Thursday, January 9, 2014
The good, the bad, the future: Tight ends
By Chantel Jennings
Considering that just a few years ago the tight end position didn’t even exist on Michigan’s team and the Wolverines had this season’s Big Ten tight end of the year, this might be the position group that has grown the most under Brady Hoke and this staff.
Devin Funchess displayed excellent athleticism as a pass-catching tight end, but his hands and blocking leave room for improvement.
THE GOOD: Sophomore Devin Funchess didn’t really impress too many people a season ago, and his ridiculous athleticism seemed underutilized. By allowing him to get his hand off the ground a bit more and get more involved in the pass game in 2013, he became a much, much better player and contributor for the Wolverines. Funchess was the team’s second-leading receiver this season, catching 49 passes for 748 yards and six touchdowns. And freshman tight end Jake Butt, who came on to the scene a bit late, finished the season as the team’s third-leading receiver with 20 catches for 235 yards and two TDs. Both Funchess and Butt will return next season as go-to guys, and on top of that this group returns even more depth. Sophomore A.J. Williams, minus his one-game suspension, was a consistent guy for the Wolverines. Walk-on Jordan Paskorz was a name that was brought up a few times, and Michigan also still has freshman Khalid Hill, who redshirted this season.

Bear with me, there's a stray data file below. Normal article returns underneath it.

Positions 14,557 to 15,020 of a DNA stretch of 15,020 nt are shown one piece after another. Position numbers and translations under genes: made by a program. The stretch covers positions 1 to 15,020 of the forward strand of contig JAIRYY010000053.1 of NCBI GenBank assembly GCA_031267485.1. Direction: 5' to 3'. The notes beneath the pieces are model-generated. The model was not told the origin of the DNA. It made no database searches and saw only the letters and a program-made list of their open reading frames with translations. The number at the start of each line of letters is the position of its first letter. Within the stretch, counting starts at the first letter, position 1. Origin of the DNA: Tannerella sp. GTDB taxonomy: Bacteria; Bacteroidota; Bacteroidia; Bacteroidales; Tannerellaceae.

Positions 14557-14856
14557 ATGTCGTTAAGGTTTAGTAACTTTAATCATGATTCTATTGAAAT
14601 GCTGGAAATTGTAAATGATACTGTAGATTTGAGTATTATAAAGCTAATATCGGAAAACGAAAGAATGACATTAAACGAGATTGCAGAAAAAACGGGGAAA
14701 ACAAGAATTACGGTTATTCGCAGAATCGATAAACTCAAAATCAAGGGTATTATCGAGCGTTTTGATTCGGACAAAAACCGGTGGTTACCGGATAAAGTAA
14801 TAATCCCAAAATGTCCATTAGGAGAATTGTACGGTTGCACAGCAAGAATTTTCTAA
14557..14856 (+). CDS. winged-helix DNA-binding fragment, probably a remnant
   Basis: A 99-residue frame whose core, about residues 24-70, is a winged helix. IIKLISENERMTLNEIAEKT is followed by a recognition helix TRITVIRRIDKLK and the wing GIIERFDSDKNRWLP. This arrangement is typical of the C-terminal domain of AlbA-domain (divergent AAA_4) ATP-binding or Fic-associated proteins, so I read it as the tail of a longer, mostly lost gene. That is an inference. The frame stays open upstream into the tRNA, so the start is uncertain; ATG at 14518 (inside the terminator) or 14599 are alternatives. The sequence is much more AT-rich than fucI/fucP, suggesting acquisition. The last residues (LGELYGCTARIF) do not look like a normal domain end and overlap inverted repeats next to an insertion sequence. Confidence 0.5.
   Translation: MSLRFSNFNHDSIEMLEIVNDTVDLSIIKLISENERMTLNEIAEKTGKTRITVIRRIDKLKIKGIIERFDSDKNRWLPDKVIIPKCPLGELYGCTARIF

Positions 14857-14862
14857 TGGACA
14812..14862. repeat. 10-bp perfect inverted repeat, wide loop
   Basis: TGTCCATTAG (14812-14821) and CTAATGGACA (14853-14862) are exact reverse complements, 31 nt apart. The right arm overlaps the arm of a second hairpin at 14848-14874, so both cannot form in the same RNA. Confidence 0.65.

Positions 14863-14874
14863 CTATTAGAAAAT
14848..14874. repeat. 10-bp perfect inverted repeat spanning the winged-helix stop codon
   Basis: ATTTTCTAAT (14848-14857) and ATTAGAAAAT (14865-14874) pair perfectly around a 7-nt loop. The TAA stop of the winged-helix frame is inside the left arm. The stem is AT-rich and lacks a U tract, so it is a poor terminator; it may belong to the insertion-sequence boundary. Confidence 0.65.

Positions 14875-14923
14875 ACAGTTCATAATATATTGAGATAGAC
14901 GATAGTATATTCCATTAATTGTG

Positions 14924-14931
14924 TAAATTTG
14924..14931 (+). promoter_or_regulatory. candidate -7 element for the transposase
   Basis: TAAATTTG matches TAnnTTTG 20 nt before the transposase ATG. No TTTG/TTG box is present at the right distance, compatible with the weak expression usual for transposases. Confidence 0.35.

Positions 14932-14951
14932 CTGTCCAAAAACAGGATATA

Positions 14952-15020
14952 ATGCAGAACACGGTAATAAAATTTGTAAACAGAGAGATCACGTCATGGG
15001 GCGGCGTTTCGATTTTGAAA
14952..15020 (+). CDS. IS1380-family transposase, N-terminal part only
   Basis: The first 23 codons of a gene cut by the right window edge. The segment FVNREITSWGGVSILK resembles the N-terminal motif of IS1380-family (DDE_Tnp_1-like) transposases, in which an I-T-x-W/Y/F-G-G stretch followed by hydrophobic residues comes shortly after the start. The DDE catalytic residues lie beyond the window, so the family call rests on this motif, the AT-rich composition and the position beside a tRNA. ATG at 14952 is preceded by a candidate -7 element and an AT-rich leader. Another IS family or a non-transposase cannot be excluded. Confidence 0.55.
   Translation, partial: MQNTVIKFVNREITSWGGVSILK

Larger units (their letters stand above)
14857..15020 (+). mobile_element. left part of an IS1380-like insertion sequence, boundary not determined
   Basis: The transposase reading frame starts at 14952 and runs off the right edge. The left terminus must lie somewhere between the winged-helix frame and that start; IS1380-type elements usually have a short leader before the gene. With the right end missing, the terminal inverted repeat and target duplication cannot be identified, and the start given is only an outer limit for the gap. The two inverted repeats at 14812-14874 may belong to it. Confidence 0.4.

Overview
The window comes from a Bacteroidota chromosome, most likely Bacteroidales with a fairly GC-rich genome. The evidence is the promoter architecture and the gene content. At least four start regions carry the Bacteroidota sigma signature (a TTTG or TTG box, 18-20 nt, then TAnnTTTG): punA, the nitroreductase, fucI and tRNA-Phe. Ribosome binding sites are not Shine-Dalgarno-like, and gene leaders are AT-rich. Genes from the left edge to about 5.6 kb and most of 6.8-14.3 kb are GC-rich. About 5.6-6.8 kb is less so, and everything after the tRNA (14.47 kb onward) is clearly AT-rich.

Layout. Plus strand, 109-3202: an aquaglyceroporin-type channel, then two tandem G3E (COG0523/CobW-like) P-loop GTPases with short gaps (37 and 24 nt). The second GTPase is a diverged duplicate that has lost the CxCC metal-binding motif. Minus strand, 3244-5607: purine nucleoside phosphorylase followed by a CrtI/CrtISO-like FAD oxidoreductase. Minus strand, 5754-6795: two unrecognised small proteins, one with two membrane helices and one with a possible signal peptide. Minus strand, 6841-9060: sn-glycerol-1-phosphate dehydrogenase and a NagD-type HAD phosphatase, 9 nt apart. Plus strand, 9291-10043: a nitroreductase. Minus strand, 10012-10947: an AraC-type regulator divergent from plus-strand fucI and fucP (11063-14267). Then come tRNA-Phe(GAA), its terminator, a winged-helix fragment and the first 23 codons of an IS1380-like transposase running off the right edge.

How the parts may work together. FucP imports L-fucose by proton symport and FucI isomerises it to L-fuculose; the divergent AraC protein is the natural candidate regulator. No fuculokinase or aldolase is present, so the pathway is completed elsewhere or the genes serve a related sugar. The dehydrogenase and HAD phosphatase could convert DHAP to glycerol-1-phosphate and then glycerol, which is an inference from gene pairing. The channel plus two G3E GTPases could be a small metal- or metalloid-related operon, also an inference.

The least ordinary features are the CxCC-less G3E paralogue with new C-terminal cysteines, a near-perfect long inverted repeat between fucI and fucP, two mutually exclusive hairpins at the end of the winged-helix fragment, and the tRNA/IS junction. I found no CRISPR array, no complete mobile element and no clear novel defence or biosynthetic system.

THE BAD: Funchess, for being as athletic as he is, had far too many drops this season. If there was any kind of bobble or pressure, chances were that Funchess wouldn’t be able to corral the pass. This obviously needs to change if Funchess wants to be an even bigger contributor for the Wolverines. And as a whole group, the blocking needs to be more physical. The Michigan wide receivers -- specifically Jeremy Gallon -- were often lauded for their physical blocking, but when it came to the tight ends the coaches kept talking about how far they were from the “expectation for the position.” If the wide receivers are being physical blockers, then there’s absolutely no reason why the tight ends shouldn’t be, too.
THE FUTURE: This group could see serious improvement during the offseason as every major contributor returns. Outside of the quarterback spot and the mike and will linebackers, tight end is the only position where that’s true. Additionally, the Wolverines will only continue to add depth as Ian Bunting will enroll this fall. The 6-foot-6, 223-pound tight end recruit is a former basketball and volleyball player, so he has good hands and his height will bring another tall, receiver-like tight end who will help this group.